Global Water Pollution: Causes, Impacts, and Solutions Essay
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Water pollution has become a huge problem in many countries all over the world. It is known that water is a very significant factor in life, but if this water becomes contaminated, it will be very dangerous for the humanity and wildlife. Pollution is defined as ' to make fetid or unclear and dirty' (American College Dictionary). So, water pollution means the change in the water composition to be dirty or unclear. This essay will examine the causes of water pollution, the effect of that issue in life and how to overcome this problem.
Pollution of water in the world can be caused by several reasons. Firstly, direct reasons which impact immediately in the composition of water. For example, discharging the sewage water into the sea has…show more content…
As a result of all these causes of water pollution, there are some unwanted effects. First of all, this type of pollution definitely impacts the health of humanity, because many use large quantities of water for drinking or cooking. Thus, it is crucial to have pure water. Moreover, contaminated water can damage wildlife. The second effect of water pollution is the environmental influence such as the odour of water and the terrible sights on beaches or rivers. Finally, there are economical consequences which can occur when the government starts to cleanup this contamination as it might spend an enormous amount of time and money. Furthermore, wasting fresh water is an intractable problem that may be faced when they minimize the volume of dirty water. Therefore, the prevention is much better and cheaper than the cleanup (Miller, G. T. 2007).
Everyone in society can do some helpful things to deal with the water pollution issue. Governments can control oil transfer in the sea and put more laws and severe penalties on defaulting companies. Also, they can find another solution for sewage rather than dispose of it in the sea. In addition, traders should not throw industrial waste and chemical products in the sea. Moreover, human beings have a considerable part by not disposing plastic items down the toilet, and never throw oil products down the drain either (Australian Marine Conservation Society. 2004). Such solutions will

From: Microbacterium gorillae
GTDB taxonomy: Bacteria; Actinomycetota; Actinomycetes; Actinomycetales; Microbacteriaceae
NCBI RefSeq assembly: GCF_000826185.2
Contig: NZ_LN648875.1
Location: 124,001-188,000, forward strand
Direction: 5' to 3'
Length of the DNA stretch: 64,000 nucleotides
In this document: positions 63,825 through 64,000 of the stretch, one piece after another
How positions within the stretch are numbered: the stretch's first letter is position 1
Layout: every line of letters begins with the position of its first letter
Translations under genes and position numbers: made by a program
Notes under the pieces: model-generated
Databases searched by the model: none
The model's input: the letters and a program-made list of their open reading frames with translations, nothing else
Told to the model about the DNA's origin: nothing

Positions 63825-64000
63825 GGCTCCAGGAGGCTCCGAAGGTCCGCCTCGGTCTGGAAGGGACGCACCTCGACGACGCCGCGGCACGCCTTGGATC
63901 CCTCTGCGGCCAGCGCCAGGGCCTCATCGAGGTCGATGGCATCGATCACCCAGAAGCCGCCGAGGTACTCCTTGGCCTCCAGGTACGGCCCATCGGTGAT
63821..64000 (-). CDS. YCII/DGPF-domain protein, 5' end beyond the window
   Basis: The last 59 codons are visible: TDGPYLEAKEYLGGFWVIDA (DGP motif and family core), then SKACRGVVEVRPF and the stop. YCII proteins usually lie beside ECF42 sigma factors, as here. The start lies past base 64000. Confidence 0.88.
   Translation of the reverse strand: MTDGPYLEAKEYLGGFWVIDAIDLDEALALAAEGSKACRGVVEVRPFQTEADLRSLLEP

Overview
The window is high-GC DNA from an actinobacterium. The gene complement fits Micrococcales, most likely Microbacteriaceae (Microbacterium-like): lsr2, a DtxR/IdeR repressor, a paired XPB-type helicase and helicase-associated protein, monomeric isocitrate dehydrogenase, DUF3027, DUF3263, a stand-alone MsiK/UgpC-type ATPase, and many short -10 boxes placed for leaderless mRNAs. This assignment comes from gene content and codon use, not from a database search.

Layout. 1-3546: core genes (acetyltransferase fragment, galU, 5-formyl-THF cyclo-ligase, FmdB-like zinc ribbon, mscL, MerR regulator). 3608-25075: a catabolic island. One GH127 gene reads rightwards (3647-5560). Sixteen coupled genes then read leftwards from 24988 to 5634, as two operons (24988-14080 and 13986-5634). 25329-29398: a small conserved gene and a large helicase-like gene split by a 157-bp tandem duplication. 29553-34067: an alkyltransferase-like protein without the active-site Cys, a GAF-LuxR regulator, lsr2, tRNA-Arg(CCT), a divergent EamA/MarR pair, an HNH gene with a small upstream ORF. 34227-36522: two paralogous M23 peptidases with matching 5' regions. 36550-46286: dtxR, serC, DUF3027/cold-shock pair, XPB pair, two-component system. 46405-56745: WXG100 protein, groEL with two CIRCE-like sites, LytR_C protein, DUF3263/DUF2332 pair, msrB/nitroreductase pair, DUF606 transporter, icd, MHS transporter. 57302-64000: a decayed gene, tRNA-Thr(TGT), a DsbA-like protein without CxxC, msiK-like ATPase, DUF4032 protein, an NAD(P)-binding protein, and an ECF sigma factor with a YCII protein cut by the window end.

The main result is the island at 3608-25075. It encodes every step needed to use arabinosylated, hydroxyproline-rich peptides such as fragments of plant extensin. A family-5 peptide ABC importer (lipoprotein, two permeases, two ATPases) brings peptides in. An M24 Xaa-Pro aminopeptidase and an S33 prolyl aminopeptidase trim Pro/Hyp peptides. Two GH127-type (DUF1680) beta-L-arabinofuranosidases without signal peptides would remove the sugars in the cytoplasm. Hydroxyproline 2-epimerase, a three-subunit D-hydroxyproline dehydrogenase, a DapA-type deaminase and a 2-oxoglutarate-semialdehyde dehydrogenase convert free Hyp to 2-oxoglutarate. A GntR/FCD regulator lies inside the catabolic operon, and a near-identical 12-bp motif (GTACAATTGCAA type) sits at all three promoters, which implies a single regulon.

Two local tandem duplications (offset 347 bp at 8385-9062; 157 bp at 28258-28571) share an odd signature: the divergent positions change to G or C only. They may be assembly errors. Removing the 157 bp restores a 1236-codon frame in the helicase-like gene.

1 | Stop polluting
There is a common belief that huge infrastructure will solve the problem, but mega-projects are causing huge problems because they deal with all sorts of polluted water. When household water, industry water and rainwater are mixed, treatment becomes more complex and more expensive. The best way to stop pollution is not to clean the polluted water, but to stop polluting. This means, in particular, stopping the use of toxics in industry and agribusiness. Claudia Campero, water campaigner, Food and Water Watch/Alianza Mexicana contra el Fracking
The global water crisis in 13 photographs
2 | Protect government sovereignty
El Salvador has had a moratorium on metal mining in place since 2008. This is a powerful example of a small country standing up to industry. Unfortunately, El Salvador is now facing a lawsuit by Canadian-Australian mining giant Oceana Gold for acting in the interest of its own population. If this company actually got its way and were able to build its massive gold mine, it would jeopardise the Lempa River watershed, which is the source of drinking water for more than two-thirds of the population of El Salvador, and is also shared by Honduras and Guatemala. Meera Karunananthan, international water campaigner, Blue Planet Project
3 | Teach children about pollution
We believe in the role of children as change agents and have been supporting ministries of education in each country we work in on a curriculum for health, hygiene and environmental resources. It is a slow process but if students aren’t learning the importance of protecting natural resources from parents and grandparents, they must learn it in schools with their brothers and sisters. Mark Duey, Latin America regional manager, Water for People